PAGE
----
6. Salt AN, Hullar TE. Responses of the ear to low frequency sounds, infrasound and wind turbines. Hear Res. 2010: 268 (1-2) :12-21.

7. Todd NP, Rosengren SM, Colebatch JG. Tuning and sensitivity of the human vestibular system to low-frequency vibration. Neurosci Lett. 2008: 444 (1) :36-41.

8. Enbom, H. Vestibular and somatosensory contribution to postural control [dissertation] Lund: Lund University; 1990.

9. Lovati C, Mariotti C Giani L, et al. Central sensitization in photophobic and non-photophobic migraineurs: possible role of retinoblastoma nuclear way in the central sensitization process. Neurol Sci. 2013, 34 (Suppl) :133-fifth

10. Ashina S, Bendtsen L, Ashina M. Pathophysiology of migraine and tension-type headache. Tech Reg Anesth Pain Manag. 2012 (16) :14-8.

11. Aurora SK, Wilkinson F. The brain is hyperexcitable in migraine. Cephalalgia. 2007: 27:1442-53.

12. Desmeules YES, Cedraschi C, Rapiti E, et al. Neurophysiologic evidence for a central sensitization in patient with fibromyalgia. Arthritis Rheum. 2003, 48:1420-9.

  1. Comment by Anonymous on 08/07/2013 at 5:58 pm

    When will the lawsuits begin? The Liberal government that created the Green Energy and Economy Act basically exposed many rural Ontario (Canada) people to the devastating effects of low frequency noise and vibration. That is why they remain in denial. If the wind industry doesn’t break our economy—and the high associated costs of wind power surely will break us—just wait til the lawsuits get underway!

    Oh McGuinty, you will live on in infamy. Congratulations!

    Mel
    Ontario, Canada


    (With appreciation to Anna Parini and the NY Times)

  2. Comment by Steve on 08/08/2013 at 4:19 am

    When the lawsuits begin, I fear all the people involved will suddenly disappear, not wanting to clear up the ruination they have caused. Governments involved in handing out our money as subsidies will of course continue to be in denial, not wanting to admit their part in any of this.

    I urge anyone suffering in any way from the symptoms of WTS to report this to a doctor now. Perhaps if the governments, green-heads, and the scammers taking money from these things know how much they stand to lose, they may begin to have second thoughts.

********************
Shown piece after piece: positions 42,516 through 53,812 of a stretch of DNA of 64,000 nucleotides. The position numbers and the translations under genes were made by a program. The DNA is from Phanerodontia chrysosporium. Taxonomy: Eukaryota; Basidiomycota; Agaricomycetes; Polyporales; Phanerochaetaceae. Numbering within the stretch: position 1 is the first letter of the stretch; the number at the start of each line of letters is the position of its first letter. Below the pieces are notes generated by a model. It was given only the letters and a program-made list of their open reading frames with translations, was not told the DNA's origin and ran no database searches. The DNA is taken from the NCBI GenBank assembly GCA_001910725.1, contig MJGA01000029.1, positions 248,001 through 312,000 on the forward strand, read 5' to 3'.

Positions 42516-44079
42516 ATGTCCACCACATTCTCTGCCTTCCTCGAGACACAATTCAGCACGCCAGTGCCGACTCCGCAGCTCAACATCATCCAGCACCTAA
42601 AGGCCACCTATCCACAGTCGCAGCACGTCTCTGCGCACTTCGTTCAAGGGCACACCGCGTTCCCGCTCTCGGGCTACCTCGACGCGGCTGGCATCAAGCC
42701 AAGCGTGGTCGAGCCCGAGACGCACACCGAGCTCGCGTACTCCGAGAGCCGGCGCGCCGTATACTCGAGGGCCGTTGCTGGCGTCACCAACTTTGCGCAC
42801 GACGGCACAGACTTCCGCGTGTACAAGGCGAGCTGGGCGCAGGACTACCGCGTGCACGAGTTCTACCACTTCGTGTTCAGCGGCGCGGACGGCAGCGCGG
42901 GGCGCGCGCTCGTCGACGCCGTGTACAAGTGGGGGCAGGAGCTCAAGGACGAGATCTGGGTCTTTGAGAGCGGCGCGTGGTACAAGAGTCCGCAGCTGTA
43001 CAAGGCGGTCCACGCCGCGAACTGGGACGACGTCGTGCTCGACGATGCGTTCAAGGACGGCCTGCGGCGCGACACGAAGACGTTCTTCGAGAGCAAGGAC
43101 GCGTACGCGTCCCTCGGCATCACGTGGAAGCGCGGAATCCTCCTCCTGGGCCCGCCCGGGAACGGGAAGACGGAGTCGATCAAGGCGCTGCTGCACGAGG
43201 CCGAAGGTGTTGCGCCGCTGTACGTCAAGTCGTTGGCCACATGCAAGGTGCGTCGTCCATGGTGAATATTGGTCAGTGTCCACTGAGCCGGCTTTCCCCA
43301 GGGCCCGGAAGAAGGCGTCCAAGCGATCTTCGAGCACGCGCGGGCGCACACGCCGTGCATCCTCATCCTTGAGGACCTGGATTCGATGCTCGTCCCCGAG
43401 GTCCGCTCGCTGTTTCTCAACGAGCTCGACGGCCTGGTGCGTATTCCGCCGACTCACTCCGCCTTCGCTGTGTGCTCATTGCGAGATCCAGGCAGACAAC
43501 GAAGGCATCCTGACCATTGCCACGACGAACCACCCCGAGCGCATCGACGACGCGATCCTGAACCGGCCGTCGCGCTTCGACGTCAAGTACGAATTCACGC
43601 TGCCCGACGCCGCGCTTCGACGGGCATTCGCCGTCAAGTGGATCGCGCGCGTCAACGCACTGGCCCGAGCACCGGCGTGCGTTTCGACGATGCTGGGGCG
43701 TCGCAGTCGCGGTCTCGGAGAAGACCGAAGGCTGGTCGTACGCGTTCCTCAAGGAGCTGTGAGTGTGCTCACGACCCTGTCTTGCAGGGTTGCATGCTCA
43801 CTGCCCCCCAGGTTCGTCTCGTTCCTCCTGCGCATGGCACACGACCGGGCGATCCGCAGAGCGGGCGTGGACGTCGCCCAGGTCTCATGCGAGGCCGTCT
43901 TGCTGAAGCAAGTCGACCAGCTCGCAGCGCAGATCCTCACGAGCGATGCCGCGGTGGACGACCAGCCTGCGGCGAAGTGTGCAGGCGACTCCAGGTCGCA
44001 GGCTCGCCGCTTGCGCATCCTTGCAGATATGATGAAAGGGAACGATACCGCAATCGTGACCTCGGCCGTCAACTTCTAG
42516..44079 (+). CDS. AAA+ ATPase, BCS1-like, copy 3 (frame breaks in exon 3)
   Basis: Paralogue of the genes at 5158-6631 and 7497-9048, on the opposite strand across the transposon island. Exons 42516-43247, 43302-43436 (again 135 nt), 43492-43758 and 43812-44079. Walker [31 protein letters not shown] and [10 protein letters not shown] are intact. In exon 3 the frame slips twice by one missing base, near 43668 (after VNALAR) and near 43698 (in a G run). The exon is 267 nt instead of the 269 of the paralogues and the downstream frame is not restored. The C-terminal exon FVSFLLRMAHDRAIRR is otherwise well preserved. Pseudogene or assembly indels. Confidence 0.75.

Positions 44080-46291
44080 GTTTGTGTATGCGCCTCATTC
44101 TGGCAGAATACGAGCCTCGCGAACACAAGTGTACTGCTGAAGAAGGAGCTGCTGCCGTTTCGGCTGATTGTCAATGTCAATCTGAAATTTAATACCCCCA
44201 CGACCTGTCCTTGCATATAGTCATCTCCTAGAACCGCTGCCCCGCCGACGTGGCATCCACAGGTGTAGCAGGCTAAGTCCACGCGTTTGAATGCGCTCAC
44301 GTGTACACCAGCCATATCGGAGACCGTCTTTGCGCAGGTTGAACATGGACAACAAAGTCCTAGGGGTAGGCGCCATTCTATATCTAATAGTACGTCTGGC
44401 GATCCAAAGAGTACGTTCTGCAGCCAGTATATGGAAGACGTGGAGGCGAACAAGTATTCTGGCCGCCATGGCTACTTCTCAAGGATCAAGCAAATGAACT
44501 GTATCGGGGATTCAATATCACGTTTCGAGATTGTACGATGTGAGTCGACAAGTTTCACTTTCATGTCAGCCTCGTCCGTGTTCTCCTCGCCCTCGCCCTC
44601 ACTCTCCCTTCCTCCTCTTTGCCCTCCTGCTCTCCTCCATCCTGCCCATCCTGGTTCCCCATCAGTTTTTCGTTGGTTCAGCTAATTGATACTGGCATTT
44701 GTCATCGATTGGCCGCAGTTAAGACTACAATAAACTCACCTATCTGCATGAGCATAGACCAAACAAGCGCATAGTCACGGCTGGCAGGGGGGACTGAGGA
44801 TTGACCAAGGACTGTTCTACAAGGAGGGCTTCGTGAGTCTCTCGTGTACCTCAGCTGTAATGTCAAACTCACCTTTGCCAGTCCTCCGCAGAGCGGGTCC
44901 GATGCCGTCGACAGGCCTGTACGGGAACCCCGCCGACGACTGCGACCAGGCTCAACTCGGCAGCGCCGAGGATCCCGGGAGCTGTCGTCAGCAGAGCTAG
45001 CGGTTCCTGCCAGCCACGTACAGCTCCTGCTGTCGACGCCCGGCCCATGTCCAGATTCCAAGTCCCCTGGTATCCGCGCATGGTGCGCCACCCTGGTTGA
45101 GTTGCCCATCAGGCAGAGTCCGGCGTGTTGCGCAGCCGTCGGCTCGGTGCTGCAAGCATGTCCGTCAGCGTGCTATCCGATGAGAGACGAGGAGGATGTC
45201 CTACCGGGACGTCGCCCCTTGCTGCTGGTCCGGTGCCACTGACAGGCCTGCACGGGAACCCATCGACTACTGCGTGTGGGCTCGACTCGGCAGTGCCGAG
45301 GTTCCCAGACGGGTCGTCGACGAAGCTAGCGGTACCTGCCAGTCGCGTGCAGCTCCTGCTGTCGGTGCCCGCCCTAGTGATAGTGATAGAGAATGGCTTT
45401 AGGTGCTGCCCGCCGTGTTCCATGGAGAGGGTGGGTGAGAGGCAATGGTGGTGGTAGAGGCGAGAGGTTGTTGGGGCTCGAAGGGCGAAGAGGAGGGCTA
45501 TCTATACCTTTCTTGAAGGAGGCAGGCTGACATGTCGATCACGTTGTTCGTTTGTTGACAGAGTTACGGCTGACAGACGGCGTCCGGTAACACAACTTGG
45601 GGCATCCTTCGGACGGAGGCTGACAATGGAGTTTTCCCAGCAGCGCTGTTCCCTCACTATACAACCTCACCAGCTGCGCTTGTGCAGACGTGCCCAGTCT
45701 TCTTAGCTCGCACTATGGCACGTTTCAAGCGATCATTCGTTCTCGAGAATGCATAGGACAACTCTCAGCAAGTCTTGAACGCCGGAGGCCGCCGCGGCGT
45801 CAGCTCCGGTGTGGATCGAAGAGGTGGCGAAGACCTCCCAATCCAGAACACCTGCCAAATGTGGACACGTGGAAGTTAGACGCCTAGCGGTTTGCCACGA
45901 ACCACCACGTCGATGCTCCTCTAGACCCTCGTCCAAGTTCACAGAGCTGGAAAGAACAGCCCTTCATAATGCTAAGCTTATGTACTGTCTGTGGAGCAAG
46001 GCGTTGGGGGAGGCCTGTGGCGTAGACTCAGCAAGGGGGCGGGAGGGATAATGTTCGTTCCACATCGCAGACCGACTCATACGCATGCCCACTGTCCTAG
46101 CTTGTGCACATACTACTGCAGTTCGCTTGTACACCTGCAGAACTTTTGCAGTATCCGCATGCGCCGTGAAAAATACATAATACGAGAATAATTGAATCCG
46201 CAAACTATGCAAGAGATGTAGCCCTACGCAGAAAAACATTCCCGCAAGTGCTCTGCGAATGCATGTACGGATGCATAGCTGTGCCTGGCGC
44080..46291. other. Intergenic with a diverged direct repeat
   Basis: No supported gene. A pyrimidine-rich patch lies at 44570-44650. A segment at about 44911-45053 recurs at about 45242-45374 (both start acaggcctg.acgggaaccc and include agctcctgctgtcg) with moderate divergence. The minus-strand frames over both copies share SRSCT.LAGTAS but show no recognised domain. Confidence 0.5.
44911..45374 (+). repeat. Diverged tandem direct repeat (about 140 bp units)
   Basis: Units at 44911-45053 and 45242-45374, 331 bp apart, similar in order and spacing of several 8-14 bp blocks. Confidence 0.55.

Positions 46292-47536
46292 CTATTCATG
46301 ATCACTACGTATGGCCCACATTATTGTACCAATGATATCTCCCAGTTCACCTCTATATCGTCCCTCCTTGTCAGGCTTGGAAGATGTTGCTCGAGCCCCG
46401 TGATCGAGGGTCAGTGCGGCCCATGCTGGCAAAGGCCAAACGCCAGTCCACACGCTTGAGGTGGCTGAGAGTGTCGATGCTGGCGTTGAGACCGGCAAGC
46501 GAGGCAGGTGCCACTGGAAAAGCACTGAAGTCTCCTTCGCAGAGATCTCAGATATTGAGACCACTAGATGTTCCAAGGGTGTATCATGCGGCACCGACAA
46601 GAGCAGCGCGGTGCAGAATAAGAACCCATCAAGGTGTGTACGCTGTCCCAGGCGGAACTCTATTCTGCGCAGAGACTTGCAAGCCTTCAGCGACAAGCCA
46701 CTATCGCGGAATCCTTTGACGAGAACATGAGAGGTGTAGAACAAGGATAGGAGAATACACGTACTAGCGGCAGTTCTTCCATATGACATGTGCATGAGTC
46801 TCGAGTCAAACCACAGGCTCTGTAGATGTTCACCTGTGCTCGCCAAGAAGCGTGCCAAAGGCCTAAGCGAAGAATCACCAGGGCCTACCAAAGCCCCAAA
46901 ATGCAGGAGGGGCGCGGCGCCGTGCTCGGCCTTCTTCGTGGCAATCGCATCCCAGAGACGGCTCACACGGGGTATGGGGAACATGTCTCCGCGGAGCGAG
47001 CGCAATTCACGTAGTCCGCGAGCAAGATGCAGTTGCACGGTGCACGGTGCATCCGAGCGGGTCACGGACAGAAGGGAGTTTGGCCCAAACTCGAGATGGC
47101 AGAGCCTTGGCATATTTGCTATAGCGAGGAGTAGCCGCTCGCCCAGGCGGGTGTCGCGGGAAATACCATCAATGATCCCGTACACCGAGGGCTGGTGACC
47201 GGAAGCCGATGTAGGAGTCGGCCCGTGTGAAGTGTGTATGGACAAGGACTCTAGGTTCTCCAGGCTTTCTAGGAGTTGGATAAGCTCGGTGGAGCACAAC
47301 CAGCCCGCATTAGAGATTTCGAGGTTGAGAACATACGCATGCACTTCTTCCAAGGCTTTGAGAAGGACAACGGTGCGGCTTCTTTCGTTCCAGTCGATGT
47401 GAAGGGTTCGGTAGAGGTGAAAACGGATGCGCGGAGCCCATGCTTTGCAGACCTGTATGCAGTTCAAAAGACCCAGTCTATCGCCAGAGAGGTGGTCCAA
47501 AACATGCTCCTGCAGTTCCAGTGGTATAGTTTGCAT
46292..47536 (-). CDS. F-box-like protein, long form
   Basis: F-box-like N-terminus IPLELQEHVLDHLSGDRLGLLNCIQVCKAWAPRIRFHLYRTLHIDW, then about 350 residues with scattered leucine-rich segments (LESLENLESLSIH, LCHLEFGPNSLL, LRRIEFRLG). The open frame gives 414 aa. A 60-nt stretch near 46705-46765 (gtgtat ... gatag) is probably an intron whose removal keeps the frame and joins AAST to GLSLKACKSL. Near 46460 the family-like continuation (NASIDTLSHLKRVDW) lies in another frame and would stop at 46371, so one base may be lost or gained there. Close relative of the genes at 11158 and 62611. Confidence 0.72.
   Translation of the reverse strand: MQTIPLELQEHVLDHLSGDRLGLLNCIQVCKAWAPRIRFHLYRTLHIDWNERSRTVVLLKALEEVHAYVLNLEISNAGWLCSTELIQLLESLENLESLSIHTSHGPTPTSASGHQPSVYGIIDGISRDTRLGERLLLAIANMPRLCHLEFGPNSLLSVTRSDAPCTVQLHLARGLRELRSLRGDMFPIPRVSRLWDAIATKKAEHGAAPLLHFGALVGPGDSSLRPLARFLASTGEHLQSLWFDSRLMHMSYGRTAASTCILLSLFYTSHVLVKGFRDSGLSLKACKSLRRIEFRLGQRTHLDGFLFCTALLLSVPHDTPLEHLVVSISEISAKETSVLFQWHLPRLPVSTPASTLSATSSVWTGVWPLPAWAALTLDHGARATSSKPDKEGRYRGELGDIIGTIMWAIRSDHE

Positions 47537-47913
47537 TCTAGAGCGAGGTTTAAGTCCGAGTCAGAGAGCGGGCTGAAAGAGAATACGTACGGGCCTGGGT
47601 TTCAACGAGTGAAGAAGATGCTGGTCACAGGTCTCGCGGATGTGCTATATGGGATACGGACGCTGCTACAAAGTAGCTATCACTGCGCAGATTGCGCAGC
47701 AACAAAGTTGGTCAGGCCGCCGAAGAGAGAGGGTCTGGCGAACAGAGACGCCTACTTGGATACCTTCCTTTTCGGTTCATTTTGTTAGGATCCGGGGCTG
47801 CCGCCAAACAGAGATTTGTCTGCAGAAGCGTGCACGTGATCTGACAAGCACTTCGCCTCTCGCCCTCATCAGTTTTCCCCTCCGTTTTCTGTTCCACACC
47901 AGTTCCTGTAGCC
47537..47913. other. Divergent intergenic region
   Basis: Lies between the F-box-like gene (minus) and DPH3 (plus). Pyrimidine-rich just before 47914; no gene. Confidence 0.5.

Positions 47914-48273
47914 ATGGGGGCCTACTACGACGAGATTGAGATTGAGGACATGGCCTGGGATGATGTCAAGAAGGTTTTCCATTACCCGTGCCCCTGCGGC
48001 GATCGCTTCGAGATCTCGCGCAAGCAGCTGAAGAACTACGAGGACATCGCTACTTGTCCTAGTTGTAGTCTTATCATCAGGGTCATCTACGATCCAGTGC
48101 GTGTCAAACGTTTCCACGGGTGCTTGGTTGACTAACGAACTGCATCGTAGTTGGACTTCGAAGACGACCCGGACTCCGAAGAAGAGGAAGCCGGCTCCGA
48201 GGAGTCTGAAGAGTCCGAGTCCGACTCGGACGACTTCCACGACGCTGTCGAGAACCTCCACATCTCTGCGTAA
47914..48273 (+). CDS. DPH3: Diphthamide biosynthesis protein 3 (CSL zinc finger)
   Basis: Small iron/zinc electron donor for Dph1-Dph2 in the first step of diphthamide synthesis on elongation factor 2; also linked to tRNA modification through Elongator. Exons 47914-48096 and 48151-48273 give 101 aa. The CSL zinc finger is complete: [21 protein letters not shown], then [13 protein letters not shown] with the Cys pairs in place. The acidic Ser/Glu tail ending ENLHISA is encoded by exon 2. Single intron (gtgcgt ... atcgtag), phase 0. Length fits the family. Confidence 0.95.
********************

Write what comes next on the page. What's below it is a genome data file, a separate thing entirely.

I’ve suffered for 2 years now, but will be moving to a hopefully quiet place soon. It will be nice to be able to think and work at home again. On the downside, I’ve just read that someone has proposed to put a turbine near there too! (Let’s hope that doesn’t happen!)

    Steve
    North East England

  3. Comment by Ayrshire lass on 08/09/2013 at 10:05 am

    Three years ago, our neighbour installed a single wind turbine (WT).

    Almost immediately, our lights started to flicker, sometimes quite alarmingly. At first we did not link it to the WT. We had engineers at the property examining everything they could think of. Eventually we realised, the problem coincided with the WT close by.

    This took over the summer and into the following winter for our electricity supplier to finally agree to speak to the WT owner.

    He was eventually asked to turn it off completely to allow monitoring of the supply. Guess what? Our electricity returned to normal.

    Several months and various monitoring experiments confirmed, without doubt, that when the WT is operating (whether it is or isn’t generating), we have quite astonishing problems. One easiest to demonstrate is the fire alarm, chirping almost regularly, in the early hours of the morning, when the flicker is most obvious. The shadow flicker requires reading by lamplight, since the flicker gives one a headache after a while!

    Equally, when the WT is off, everything is back to normal.

    The sad outcome of all this being, the electric company, unable to prove the WT is at fault, has decided the shadow flicker is within the safety range. So, that’s that.